In addition, he said, global growth for Iran inspires national confidence and a resistance to being dominated by countries like the U.S., feeding a culture of protest and defiance. But Zakaria said he was confident that “the forces of globalization and progress are likely to overwhelm the radical discontents,” and he said it is America’s job to help the moderates reform and modernize and “keep pushing the extremists to the sidelines.”Levy noted that he agreed with much of what Zakaria said but he emphasized that radical Islam is a new form of fascism, one that is “explicitly, deeply rooted” in European thought and history, and defined by a hatred of modernity, liberty, women and intellectuals.While Israel is the first target of the radical Islamists, America and Europe are not far behind, he said, adding that European leaders tended to believe “if they remained quiet and stayed out of it,” they would be spared. But in the wake of terror attacks in London, Madrid and elsewhere, that is “an absurd, ugly and stupid dream,” Levy stressed.The third “and maybe most threatened” target is the Muslim people themselves, he said. In this clash of civilizations within Islam, between the moderates and the “haters,” Levy said the moderates must be supported, echoing Zakaria’s comments.One of the most thoughtful talks at the GA came at the opening plenary on Sunday from Israeli Foreign Minister Tzipi Livni, who devoted much of her remarks to issues of Jewish identity, including concerns about the apparent growing rift between the Jews of Israel and of the diaspora — remarkable themes for the foreign policy leader of a nation to address.While insisting that Israel was in a better position after the war with Hezbollah than before — chiefly because the international community is engaged in containing Hezbollah — Livni acknowledged that many Israelis are “frustrated” with the outcome of the war and must accept the fact that Israel cannot solve all of its problems quickly and militarily.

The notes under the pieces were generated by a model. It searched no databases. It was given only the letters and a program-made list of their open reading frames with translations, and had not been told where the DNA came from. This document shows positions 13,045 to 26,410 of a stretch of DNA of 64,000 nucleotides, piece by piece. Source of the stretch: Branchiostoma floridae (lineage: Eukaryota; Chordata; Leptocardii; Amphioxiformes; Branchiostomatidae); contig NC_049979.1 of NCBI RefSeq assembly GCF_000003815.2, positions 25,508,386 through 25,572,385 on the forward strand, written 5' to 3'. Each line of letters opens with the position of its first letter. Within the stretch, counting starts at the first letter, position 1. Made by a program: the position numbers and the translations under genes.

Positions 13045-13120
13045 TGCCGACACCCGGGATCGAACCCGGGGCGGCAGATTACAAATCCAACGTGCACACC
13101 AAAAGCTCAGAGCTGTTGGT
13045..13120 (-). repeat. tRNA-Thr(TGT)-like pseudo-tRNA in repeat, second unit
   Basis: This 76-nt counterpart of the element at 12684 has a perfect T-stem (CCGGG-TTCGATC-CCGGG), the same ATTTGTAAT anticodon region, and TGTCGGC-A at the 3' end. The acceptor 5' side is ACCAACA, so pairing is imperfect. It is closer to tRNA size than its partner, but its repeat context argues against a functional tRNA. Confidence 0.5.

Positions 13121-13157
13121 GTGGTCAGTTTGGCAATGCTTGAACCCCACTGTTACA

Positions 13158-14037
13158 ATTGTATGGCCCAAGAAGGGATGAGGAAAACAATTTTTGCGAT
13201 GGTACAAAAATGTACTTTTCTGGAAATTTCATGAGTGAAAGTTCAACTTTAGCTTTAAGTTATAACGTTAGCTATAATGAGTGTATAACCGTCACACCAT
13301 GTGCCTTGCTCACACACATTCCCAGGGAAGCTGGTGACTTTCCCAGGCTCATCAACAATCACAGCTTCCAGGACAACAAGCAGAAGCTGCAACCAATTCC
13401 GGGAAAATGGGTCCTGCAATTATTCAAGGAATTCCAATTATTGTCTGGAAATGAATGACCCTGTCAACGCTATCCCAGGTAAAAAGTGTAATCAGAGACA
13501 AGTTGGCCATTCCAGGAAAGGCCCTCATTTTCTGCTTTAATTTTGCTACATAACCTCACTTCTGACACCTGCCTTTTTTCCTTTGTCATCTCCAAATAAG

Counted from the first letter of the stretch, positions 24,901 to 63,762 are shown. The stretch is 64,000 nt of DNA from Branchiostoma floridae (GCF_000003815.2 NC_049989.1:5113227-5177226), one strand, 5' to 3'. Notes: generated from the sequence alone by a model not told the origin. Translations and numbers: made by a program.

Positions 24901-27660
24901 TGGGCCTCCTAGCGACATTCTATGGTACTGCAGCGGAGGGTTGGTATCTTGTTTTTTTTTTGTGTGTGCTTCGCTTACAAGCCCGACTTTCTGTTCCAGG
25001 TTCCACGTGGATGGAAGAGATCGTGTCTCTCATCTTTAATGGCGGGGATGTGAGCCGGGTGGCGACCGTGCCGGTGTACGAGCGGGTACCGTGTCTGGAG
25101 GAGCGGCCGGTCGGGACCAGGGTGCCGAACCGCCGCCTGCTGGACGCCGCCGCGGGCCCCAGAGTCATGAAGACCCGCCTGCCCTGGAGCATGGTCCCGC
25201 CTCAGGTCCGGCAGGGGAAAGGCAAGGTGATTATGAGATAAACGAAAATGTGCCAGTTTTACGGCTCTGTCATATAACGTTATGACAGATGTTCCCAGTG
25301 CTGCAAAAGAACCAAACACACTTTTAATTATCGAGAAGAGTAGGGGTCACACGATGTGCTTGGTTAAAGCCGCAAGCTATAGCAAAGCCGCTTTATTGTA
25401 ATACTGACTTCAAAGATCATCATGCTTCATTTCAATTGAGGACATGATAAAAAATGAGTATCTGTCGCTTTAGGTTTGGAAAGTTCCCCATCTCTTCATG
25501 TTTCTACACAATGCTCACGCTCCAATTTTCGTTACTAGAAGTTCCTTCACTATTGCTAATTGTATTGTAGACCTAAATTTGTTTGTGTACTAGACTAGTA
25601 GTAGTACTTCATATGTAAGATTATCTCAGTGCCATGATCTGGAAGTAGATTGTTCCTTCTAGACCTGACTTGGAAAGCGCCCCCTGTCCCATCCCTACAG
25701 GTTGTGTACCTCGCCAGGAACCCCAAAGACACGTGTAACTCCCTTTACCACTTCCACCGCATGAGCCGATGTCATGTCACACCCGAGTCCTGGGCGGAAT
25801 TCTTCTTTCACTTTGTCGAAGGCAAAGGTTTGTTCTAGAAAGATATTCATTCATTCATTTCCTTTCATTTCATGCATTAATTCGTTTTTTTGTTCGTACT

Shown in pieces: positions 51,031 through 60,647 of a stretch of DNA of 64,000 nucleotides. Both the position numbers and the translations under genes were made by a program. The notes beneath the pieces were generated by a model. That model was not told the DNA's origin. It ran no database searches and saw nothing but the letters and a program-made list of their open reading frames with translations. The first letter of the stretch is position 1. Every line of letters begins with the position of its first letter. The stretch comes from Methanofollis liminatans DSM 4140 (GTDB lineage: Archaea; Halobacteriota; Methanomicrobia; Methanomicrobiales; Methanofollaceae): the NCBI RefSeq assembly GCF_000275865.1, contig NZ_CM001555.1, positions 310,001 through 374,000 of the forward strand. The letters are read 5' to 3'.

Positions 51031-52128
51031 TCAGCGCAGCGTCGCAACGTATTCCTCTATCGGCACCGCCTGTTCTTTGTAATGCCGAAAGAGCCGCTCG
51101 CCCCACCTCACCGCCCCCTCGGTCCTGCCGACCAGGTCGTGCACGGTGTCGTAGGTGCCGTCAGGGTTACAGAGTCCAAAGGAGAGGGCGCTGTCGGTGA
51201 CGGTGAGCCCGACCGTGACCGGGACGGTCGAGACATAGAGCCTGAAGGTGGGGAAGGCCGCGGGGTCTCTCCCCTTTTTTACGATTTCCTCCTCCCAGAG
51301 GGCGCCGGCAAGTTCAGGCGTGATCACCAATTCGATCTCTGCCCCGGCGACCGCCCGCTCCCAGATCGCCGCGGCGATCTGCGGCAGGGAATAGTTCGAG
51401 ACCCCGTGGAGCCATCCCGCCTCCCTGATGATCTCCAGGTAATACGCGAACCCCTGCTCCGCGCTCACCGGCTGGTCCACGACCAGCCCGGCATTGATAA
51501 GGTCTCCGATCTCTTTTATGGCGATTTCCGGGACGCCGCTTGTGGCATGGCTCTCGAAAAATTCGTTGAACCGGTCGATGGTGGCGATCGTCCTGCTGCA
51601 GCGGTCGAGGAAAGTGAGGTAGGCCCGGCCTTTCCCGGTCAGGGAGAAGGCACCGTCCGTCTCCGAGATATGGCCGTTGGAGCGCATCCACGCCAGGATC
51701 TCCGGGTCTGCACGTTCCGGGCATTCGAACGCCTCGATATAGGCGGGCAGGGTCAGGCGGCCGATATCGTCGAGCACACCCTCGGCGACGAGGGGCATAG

She also announced a new initiative to enhance Israel’s image in the world, not through “advertising or spin,” she said, but by helping the Jewish state be seen through a wider lens “not just in the shadow of conflict but in the bright light of accomplishment.”The goal of addressing Israel as a brand will not replace diplomacy, Livni said, but may help change people’s perception of Israel as a hard country best known for conflict and religion into one known also for great accomplishments in science, medicine, technology and other fields.She, like many other speakers, after listing a litany of problems facing Israel and the Jewish people, said that at heart she was an optimist, and believed that in the end the side of truth and openness will prevail.It was a quintessentially Jewish response, perhaps natural for a people that has seen so much tragedy in its history, but has survived to face the next challenge and the one after that.The mood among the GA delegates — 5,000, according to UJC officials — was somber in that Israel is facing serious crises, from an expected war with the Palestinians in Gaza to renewed fighting with Hezbollah to political scandals to the black cloud of Iran. But there was also a sense of renewed connection to and interdependence between American and Israeli Jews, and an inspired sense of purpose in addressing these problems together.As Prime Minister Olmert said at the end of his talk, each Jew can play a role in “helping to shape our heritage.”